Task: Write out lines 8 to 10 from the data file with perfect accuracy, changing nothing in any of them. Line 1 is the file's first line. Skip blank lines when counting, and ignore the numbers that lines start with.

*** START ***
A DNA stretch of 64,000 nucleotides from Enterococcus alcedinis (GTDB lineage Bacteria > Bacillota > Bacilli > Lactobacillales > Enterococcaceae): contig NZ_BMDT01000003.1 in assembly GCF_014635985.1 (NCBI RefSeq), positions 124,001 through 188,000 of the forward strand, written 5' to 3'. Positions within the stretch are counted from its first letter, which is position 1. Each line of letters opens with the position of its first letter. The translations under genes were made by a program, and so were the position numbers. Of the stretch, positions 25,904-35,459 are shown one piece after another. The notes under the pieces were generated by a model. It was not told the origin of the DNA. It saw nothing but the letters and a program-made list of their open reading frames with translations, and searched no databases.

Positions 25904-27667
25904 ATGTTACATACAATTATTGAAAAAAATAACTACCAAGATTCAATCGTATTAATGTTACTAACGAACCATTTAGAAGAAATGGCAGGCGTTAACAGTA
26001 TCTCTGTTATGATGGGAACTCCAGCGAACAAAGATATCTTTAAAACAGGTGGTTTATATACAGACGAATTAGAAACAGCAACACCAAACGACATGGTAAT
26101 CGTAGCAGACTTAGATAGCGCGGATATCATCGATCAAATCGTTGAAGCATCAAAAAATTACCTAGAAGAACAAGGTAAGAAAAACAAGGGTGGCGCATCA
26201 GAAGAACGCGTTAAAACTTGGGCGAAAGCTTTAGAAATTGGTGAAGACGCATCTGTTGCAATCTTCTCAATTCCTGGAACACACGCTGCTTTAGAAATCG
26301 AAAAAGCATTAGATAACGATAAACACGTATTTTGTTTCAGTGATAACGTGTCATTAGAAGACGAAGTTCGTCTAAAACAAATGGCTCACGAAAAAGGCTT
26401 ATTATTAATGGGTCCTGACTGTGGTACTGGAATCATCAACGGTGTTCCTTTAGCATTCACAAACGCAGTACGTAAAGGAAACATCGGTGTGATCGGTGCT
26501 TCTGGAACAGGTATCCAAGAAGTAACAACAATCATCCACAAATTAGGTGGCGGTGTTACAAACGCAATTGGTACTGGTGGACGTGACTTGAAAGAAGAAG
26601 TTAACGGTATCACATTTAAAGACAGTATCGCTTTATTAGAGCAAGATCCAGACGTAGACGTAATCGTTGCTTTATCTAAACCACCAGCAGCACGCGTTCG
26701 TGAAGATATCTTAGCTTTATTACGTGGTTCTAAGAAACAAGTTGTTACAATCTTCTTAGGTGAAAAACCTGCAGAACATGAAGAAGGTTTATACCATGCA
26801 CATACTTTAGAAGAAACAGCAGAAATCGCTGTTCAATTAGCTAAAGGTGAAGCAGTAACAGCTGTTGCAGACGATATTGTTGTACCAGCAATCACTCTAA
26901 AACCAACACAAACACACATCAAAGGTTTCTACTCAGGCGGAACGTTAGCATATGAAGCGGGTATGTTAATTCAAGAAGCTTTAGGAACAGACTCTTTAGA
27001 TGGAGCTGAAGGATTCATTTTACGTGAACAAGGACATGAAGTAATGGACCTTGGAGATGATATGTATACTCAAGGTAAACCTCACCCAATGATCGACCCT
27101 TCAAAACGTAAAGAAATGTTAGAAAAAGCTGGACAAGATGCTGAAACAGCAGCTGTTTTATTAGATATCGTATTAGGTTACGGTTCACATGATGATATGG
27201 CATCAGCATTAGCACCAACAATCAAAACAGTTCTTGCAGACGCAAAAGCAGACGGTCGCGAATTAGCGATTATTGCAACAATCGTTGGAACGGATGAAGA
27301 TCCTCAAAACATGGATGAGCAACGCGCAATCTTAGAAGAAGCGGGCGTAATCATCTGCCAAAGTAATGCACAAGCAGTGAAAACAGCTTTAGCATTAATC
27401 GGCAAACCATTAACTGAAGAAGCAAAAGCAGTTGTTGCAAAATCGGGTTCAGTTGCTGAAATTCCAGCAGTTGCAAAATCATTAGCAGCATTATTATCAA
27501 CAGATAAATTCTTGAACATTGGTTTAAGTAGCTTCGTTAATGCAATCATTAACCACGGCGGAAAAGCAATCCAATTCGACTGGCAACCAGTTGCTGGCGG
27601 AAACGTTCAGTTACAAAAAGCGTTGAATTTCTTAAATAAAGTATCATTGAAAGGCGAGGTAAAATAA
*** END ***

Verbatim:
26401 ATTATTAATGGGTCCTGACTGTGGTACTGGAATCATCAACGGTGTTCCTTTAGCATTCACAAACGCAGTACGTAAAGGAAACATCGGTGTGATCGGTGCT
26501 TCTGGAACAGGTATCCAAGAAGTAACAACAATCATCCACAAATTAGGTGGCGGTGTTACAAACGCAATTGGTACTGGTGGACGTGACTTGAAAGAAGAAG
26601 TTAACGGTATCACATTTAAAGACAGTATCGCTTTATTAGAGCAAGATCCAGACGTAGACGTAATCGTTGCTTTATCTAAACCACCAGCAGCACGCGTTCG